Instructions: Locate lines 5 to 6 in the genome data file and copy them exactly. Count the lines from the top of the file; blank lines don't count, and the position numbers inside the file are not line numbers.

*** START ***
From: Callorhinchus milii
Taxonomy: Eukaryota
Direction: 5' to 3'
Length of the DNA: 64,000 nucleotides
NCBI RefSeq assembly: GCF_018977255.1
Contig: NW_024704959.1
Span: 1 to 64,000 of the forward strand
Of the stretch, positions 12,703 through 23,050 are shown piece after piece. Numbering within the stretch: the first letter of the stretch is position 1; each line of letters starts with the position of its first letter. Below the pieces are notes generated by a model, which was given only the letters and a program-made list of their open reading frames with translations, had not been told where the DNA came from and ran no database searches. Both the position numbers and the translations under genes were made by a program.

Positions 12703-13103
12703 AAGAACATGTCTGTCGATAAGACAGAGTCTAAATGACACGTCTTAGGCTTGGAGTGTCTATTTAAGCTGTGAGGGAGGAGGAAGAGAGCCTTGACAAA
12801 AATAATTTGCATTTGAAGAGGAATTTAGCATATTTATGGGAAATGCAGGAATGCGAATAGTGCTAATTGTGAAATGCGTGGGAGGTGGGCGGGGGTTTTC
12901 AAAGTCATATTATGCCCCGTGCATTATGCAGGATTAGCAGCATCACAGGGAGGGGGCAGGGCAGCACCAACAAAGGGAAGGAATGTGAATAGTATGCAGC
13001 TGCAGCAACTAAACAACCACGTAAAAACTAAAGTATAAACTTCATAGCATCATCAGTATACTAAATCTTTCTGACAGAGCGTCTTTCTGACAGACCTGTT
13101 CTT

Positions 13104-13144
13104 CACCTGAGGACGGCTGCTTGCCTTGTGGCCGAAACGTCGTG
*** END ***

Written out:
NCBI RefSeq assembly: GCF_018977255.1
Contig: NW_024704959.1